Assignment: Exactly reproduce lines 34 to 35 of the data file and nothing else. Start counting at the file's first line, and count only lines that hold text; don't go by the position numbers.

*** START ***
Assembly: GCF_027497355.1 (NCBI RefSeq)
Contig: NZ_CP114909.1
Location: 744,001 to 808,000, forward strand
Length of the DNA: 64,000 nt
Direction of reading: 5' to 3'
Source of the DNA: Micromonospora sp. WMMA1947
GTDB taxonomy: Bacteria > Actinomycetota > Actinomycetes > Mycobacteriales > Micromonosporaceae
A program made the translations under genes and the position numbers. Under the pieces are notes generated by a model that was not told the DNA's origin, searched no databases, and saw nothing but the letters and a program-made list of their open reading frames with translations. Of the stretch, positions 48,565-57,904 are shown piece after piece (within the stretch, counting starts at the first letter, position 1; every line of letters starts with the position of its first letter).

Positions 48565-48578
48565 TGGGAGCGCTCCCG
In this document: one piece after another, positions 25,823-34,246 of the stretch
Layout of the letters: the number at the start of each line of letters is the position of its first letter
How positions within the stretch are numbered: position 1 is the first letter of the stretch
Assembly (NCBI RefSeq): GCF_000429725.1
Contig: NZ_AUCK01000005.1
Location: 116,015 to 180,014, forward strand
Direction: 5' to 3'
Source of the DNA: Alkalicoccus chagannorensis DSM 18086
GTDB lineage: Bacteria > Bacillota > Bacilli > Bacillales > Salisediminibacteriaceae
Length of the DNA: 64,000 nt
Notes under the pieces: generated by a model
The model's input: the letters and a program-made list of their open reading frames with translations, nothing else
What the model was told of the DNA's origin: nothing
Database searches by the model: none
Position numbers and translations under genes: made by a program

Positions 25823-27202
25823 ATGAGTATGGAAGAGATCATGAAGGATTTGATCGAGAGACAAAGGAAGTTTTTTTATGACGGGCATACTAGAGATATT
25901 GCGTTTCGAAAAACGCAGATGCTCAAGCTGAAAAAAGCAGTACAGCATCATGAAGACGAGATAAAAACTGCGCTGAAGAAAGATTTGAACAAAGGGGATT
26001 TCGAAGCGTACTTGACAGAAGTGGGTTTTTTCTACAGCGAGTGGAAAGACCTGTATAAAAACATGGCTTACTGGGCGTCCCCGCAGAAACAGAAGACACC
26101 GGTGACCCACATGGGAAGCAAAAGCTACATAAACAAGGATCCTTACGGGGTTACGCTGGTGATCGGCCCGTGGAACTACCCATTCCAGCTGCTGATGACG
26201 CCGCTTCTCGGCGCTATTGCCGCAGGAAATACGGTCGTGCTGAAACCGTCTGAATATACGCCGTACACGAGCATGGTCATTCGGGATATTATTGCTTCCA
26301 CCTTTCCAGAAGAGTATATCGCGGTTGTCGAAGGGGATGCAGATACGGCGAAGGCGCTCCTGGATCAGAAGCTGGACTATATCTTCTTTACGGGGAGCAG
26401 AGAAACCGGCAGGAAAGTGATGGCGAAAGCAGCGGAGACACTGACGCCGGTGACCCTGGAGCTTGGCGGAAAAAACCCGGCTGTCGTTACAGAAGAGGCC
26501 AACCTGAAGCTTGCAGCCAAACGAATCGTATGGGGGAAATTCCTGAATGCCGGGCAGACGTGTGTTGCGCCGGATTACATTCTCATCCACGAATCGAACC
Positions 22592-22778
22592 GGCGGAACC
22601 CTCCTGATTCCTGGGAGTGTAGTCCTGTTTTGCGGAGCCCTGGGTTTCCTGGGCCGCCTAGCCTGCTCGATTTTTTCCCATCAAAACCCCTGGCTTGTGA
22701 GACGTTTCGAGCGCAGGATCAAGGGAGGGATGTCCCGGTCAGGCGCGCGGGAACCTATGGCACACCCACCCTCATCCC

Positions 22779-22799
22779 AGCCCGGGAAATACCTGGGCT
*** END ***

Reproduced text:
26501 AACCTGAAGCTTGCAGCCAAACGAATCGTATGGGGGAAATTCCTGAATGCCGGGCAGACGTGTGTTGCGCCGGATTACATTCTCATCCACGAATCGAACC
Positions 22592-22778